2) TikTok will reign supreme

Fresh off of its role as LA Pride Parade’s presenting sponsor last weekend, expect to see TikTok continue its summer marketing tour. TikTok has about 80 million monthly active users in the United States — meaning 80 million Americans know what “Is it a bones or no bones day?” means.

Even though Meta will have a large presence at VidCon with lounges, parties and panel sessions to promote Reels and AR/VR products, TikTok is the most important and relevant platform for each track. Fans want to interact with their favorite celebs from the app, creators want to schmooze with each other, and brands want to learn how to authentically connect with the platform’s audience. (FYI, if you need inspiration, Old Navy’s strategy here is unmatched.)

  • Here’s why we think so: The video app took the top sponsorship spot away from YouTube during last year’s virtual event and has re-upped as the title sponsor for 2022. Under the sponsorship, TikTok will present the keynote address, bring talent and executives to participate in each of VidCon’s three tracks and sponsor some of the expo hall stages.

3) Creators will have more input

What is VidCon without creators? They’re the draw for fans and brands alike, so if creators (some with millions of followers) aren’t satisfied with the event’s structure or programming, the whole experience falls apart. And many are quite vocal about their wish lists and expectations.

“I would love to do a joint meet-up, and I think it would be fun to get some really popular influencers together where we could meet our fans and spend some time with them,” said TikToker Andre Swilley in conversation with Celeb Secrets. “Maybe they could make some TikToks with their favorite influencers and get a chance to talk to them for a few minutes and take pictures.”

And, ask any experiential creator — Covid is still top of mind for everyone from producers and vendors to panelists and keynotes. VidCon will want to keep their talent safe and comfortable; otherwise, creators could take to their platforms, blasting the event online to their many loyal followers.

  • Here’s why we think so: Creators who aren’t into bear-hugging dozens of strangers during hours-long meet-and-greets will be able to limit their VidCon presence to panels and stage appearances. Even the meet-and-greets themselves will be customized so that each creator has the level of fan interaction they want.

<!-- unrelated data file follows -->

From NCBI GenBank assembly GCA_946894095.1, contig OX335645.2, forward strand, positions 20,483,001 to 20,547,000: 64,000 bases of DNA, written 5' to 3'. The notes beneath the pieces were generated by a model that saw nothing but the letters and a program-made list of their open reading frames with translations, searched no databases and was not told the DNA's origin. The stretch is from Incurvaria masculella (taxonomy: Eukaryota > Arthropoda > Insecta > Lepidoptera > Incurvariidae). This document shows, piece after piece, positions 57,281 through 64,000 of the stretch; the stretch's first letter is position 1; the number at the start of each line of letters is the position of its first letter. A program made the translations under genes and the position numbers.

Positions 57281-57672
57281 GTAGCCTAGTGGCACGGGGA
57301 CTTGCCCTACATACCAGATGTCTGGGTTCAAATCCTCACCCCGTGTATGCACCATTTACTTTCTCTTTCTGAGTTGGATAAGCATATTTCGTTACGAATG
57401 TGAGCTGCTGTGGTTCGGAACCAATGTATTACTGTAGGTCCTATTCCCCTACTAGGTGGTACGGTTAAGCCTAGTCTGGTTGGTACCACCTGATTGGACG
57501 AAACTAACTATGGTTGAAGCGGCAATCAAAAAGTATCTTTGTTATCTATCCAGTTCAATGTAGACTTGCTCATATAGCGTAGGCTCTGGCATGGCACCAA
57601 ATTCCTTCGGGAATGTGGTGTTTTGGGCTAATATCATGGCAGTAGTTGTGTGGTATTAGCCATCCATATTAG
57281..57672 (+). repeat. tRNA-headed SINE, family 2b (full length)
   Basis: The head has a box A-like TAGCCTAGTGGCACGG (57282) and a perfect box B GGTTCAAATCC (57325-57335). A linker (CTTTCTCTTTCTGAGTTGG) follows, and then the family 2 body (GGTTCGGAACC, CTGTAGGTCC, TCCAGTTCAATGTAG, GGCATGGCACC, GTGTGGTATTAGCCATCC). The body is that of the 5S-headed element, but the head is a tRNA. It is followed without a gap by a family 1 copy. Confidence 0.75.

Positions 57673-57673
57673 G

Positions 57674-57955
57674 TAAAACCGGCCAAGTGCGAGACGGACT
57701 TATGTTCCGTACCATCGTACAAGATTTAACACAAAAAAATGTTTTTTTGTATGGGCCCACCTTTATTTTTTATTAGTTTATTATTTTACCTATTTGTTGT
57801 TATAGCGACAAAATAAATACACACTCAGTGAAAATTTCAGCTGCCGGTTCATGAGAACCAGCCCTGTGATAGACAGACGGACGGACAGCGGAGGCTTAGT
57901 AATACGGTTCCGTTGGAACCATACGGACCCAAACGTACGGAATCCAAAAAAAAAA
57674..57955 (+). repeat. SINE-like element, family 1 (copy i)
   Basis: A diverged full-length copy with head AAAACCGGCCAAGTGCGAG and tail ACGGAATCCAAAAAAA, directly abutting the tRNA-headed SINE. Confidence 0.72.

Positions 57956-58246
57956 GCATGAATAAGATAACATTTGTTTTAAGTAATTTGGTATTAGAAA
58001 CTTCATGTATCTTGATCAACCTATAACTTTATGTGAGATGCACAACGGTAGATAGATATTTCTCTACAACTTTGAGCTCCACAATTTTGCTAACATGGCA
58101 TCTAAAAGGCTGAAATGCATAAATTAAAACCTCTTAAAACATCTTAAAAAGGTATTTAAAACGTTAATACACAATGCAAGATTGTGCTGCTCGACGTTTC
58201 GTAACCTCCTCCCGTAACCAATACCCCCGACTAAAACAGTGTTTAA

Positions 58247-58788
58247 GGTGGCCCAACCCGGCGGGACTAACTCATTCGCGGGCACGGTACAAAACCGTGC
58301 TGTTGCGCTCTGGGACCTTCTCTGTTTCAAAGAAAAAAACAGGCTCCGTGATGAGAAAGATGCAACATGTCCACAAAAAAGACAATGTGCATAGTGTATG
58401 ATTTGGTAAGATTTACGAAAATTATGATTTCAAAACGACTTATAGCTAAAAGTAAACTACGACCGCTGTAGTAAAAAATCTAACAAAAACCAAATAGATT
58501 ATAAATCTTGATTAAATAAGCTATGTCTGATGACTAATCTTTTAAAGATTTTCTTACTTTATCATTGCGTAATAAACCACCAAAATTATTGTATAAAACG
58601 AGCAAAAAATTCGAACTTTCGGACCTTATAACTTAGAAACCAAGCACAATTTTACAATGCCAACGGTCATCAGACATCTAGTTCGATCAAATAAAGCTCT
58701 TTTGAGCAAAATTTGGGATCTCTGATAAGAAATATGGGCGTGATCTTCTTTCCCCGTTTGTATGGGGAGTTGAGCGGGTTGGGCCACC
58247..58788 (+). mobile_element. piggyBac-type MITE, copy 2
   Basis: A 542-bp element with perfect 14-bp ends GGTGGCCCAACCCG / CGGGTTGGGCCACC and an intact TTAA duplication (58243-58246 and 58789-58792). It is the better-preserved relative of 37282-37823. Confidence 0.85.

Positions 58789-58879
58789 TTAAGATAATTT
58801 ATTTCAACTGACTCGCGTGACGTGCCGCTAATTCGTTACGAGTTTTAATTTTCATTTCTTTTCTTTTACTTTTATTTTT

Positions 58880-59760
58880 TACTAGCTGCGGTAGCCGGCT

4) Sustainability will be everywhere

Gen-Z might be the world’s most militant environmentalists, with Forbes dubbing them The Sustainability Generation. According to a recent Deloitte survey, climate change/protecting the environment was the number one concern for Gen Z, followed closely by unemployment and health care/disease prevention. Perhaps we will even see digital consumers and Vidcon fans choose to attend virtually instead of in-person for the sake of the environment.

While we know TikTok will work harder than most event sponsors to be eco-friendly, expect it to promote the hell out of its sustainability efforts, too. One of our favorite Gen-Z personality traits is the way they question the status quo. Pro tip for the production team: Know the event’s carbon footprint, how many pounds of trash were recycled and where the leftover food and beverages were donated. Because these kids are going to want answers.

  • Here’s why we think so: This year’s VidCon will feature several new sustainability measures, including a comprehensive recycling program at both the convention center and partner hotels. It is also promoting a lounge decorated with zero-waste furniture and built from recycled VidCon materials like old banners, T-shirts and lanyards.

The world has changed since the last live VidCon in 2019, so the event must adapt to keep up with its attendees, many of whom only garnered an interest in digital creation during lockdown. Expect a lot of ~opinions~ to fly around online, from both attendees and non-attendees alike. But hey, a little debate is good; it builds character. Savvy experiential producers take their audience’s opinions seriously, listen to their feedback and quietly adjust their strategy. No pressure, VidCon.